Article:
Does the Brotherhood of the four Villas sound familiar to you? No, it is not a name taken from a tale of pirates from the Antilles … but from the history of what we now call Cantabria.
The thing is that San Vicente de la Barquera was one of those four Medieval villas, but before we continue, it will be better to go back a few centuries and start at the beginning.
Well, … Actually, the beginning it’s not entirely clear. It is known that the area was already populated many millennia before Christ and that tribes like the Orgenomescos dominated the region, but until the moment when the Romans decided to invade this lands, there is very little reliable information.
After the collapse of the Empire and the abandonment of what Rome had done here, the classic dark period of the High Middle Ages came. However, the Muslim armies never arrived at this place, so its Christian repopulation began very soon, in the eighth century. King Alfonso I, boosted the growth of the city the way it was done in those times: a castle, city walls and that's all.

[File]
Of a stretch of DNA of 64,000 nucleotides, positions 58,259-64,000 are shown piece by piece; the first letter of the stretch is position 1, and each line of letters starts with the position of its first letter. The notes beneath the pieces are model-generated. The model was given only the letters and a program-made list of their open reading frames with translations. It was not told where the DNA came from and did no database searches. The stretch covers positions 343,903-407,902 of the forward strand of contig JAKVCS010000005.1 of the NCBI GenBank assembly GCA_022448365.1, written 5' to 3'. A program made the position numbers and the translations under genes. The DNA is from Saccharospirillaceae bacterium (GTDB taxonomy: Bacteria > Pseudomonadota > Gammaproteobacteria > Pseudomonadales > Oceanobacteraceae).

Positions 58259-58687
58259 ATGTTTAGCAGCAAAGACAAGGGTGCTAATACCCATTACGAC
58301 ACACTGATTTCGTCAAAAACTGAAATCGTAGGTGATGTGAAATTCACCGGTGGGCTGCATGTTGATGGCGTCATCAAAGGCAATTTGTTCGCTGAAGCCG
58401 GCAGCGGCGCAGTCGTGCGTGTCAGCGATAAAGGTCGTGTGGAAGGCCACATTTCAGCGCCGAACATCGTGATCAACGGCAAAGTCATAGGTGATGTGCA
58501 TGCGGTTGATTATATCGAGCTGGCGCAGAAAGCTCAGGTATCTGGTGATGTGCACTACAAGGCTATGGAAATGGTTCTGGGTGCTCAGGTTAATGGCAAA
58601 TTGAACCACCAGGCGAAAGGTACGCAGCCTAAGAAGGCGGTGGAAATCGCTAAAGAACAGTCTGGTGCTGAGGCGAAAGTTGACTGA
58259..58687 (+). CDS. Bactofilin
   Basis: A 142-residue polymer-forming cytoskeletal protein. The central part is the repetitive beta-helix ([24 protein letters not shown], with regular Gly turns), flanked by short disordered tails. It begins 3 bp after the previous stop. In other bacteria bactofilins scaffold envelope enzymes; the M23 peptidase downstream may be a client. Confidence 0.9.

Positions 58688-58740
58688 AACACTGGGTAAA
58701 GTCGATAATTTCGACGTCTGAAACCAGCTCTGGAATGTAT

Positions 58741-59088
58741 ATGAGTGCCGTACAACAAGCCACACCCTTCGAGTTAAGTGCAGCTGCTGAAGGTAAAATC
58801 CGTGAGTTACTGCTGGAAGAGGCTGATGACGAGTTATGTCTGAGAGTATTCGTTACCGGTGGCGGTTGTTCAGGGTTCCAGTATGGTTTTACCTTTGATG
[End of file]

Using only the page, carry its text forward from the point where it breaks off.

That first castle is not the one you see today, but the fact is that San Vicente de la Barquera was progressing little by little until the year 1210, date of its true takeoff. It happened that another king Alfonso, this time the VIII insisted on taking advantage of this coast for the maritime trade of Castile, so he granted privileges and more privileges to the town, which was twinned with three others which already were enjoying those privileges: Castro Urdiales, Laredo and Santander.
The Brotherhood became a naval power, and the four populations grew thanks to the strength of their ships. But of course, that wasn’t enough to prevent them from epidemics, fires and other misfortunes of the time which led the city to fall into decline in the mid-fifteenth century.
The oldest buildings that remain in San Vicente come from the thirteenth century: the King's Castle and the Church of Santa María de Los Angeles were constructed in those times, although both have been restored and modified after. Do not miss either the Bridge of La Maza nor the Palacio de los Corro which today serves as the town hall. You should also have a walk around the city walls, see the Convent of San Luis and … Do you know what? You are better off seeing everything! It is well worth it!